From Joseph Niemoeller: Your friend Roger was a very selfish man. It's understandable to say, "It's my life and my decision, and it doesn't affect anyone else." But it never affects only you. Needing your mom, after you're an adult, to take care of you because you just don't care enough to take care of yourself -- that's just wrong, wrong, wrong.

From Anita: For years, I've been trying to understand why my sister, who is 400-plus pounds, doesn't work harder (or at all) on losing weight. I think she is like Roger. She just enjoys eating a lot of unhealthy food even though she is fully aware of the consequences.

 

I now realize that there isn't anything more I can do to help her with her weight. Thank you for publishing this article. I am at rest now and know that this is her choice.

From Brent Warren: "Choosing to die." That phrase proves that the author doesn't understand the struggle. Obesity is a disease. I know people love to believe it's purely choice or lack of willpower, but there's so much more to it. Medical science is finally starting to realize that, but the general public can't get over the desire to blame fat people for their plight.

Do people with cancer "choose to die"? Or, say, cystic fibrosis? How about alcoholics and drug addicts? All are diseases. But at least with drugs, alcohol, or smoking you can stop using them altogether. You can't quit eating. That's why the rate of success in losing weight and keeping it off is virtually zero.

But go ahead and judge us if it makes you feel superior. It's not like we could stop you.

From John: My wife has a friend who was molested by her father as a child, and who ate to become fat and unappealing to him. How horrific.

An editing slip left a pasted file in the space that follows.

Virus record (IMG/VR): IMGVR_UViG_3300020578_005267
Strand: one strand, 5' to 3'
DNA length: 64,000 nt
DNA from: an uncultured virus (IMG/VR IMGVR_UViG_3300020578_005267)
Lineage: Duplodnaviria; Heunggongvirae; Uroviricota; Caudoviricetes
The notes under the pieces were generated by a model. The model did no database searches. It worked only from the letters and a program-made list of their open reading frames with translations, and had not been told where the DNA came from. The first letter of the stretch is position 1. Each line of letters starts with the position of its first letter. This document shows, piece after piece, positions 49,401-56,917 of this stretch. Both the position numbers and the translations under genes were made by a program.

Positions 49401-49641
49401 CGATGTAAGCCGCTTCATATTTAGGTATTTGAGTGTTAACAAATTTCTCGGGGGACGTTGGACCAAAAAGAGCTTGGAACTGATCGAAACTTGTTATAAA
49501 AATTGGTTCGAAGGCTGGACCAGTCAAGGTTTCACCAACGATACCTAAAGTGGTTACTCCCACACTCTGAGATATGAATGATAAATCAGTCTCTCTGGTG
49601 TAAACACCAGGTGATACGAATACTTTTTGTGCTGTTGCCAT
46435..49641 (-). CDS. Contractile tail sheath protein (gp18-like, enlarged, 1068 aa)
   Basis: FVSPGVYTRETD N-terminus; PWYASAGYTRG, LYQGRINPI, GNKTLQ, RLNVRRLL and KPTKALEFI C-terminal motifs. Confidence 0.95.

Her experience caused me to (usually) not judge those who are killing themselves with food because I don't know their motivations.

Annette: Your friend Roger could be my husband. My husband has outlived Roger, so far to 59. I have tried every way I can to change his habits and to help him look toward the future, but he can't do it. He has made his own choices. I have given up. Thank you for writing about a subject that is very near to me, and I live it every day. It's very hard. Thank you again.

From Karen Wiegmann: I had a friend who also died an early death because of obesity. For years we said she was committing suicide by food. Very sad when an individual can see nothing that could happen in the future that could possibly be better or more worth while than eating lots of ice cream and potato chips.

From Teresa Montgomery: I get that some "healthy" people think all fat people have to do is lay off the junk, but this article is completely dismissive of the emotional struggles associated with obesity. I'm not 400 pounds, but I am considered "super morbidly obese." I'm currently on a good streak with my weight and blood sugar, but I know what it feels like to "know" you'll never be in good shape. You start to wonder why you should bother.

If a "friend" published this article about me after I died, I'd haunt him.

(c)2019 St. Louis Post-Dispatch